If you haven’t lived under a stone since 2019, you’ve probably realized that virtually every major carmaker is planning to switch to “fully electric” at some point in the near future. Obviously, this will mean big changes in the way we buy and use cars, but change is hard, and not every company will want or be able to make those changes.

This no less obvious fact begs the question: who will not have time?

In another life, as a podcaster and EV enthusiast, I have completely different conversations with people than in this life, as a “guy from cars” who wants to talk about drag racing and dirty ovals. During one such conversation with a guy named Phil Gross we talked about 15 million new cars are sold in the US every year.

I already knew that figure of 15 million, so I wasn’t surprised when Phil remembered it. I. was however, I was surprised when Phil told me that there was simply not enough lithium on Earth to continue producing cars at that speed, and that North American automakers would soon face an “existential threat” (his words) when they switch to electric cars.

Phil needs to know. He’s the CEO of Snow Lake Lithium, a mining operation in Snow Lake, Manitoba, Canada, and it’s literally his job to know (or at least try it know) how much lithium there is … and he’s not very optimistic.

“Right now I can tell you exactly how much lithium is mined in North America, to ounces,” he says. “Zero,” he says with his hand, taking the point home.

Next we talked about China and South America and that they didn’t want to export lithium to the US, and about the relative advantages of hard rock extraction over lithium extraction from brine, but that’s not what kept me going.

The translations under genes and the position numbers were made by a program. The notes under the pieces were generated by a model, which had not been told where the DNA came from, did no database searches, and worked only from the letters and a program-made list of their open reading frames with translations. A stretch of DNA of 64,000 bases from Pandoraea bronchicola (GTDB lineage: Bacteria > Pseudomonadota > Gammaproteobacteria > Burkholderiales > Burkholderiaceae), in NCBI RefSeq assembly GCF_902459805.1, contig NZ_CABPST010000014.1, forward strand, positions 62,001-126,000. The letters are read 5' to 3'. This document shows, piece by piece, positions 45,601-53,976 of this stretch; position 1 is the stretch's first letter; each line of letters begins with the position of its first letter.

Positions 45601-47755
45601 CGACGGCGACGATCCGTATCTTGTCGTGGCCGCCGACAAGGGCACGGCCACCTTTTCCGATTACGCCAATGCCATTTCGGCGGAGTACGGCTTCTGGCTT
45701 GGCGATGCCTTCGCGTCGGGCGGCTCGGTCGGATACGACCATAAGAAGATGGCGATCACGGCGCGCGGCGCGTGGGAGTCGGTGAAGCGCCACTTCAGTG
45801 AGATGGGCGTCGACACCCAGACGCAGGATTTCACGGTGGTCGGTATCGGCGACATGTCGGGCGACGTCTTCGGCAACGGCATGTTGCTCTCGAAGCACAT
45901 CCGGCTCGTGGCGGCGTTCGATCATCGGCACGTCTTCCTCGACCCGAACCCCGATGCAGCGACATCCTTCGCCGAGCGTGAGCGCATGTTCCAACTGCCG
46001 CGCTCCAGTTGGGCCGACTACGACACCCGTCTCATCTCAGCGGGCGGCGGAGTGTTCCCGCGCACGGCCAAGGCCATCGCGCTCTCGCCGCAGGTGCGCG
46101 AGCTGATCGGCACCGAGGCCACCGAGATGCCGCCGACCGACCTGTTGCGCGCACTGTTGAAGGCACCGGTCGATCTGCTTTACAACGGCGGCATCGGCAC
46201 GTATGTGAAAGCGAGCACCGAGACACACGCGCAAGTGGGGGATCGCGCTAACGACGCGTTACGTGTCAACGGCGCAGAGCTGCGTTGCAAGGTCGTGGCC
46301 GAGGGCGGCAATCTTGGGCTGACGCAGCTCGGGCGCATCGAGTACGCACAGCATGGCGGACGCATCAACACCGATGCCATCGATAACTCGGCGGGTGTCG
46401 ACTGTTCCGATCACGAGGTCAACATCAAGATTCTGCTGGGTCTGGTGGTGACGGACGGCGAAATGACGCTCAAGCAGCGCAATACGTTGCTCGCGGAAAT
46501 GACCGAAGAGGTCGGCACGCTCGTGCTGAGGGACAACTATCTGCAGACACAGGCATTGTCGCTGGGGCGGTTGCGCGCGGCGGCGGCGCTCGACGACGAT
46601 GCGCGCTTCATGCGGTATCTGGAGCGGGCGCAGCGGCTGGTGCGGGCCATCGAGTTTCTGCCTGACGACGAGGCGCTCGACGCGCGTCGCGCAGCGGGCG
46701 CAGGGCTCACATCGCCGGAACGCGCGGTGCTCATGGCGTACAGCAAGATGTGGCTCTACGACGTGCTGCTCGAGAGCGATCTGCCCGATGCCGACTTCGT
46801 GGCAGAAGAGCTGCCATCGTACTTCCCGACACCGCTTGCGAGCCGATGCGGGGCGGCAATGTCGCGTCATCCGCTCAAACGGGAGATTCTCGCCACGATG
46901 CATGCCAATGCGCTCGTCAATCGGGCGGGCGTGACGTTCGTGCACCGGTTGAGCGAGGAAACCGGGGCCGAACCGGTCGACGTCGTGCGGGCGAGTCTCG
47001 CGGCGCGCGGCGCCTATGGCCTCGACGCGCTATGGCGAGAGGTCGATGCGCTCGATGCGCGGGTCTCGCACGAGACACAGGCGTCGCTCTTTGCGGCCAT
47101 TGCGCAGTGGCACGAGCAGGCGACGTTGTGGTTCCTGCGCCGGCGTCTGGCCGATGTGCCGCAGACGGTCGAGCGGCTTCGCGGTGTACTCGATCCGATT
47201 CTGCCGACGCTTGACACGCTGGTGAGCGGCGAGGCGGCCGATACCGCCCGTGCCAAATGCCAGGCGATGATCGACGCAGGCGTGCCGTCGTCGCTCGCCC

What did the stick was this: no matter how you cut it, or where you look, lithium is not enough to ripen. If manufacturers and policymakers stick to their plans to use EV only, some brands will be pushed out of the market simply because they can’t get enough materials. Who will they be?

Impossible to know, of course. But here’s my shortlist … let’s go with the “educated assumptions”.


I want Mazda to succeed. I want a small manufacturer high quality, KaizenSports cars that have entered the electrical industry with lightweight, low- and mid-range EVs with compact batteries that charge quickly and fight off range alarms by a quiet, slightly terrifying child who whispers, “Zoom zoom.”

However, this will not happen. On the one hand, the relatively tiny Mazda does not have the cash to develop something like this on its own – and its most likely budget partners, Toyota, are the largest sustainable EVs like this.

That doesn’t mean Mazda is doomed. In fact, Mazda’s strategy seems to be to redouble its efforts to improve the internal combustion engine and focus its marketing on the markets of Southeast Asia, where the infrastructure of electric vehicles is even further than here. You can see this in its latest beautiful hybrid with a diesel engine and its 406 lb-ft. torque.



Will the diesel hybrid fly to the US? Despite all the very good environmental arguments for low-cost hybrids and biodiesels, there is no possibility. The Purists of EV have won the information war, and Mazda will have to look elsewhere – perhaps in countries where they already sell diesel pickups?


If there was ever a brand that could make a compact EV with a short range that was so much fun to drive that you didn’t care about its range, then it had to be a Mazda. They didn’t, that brings us to our next big green hope: the Mini.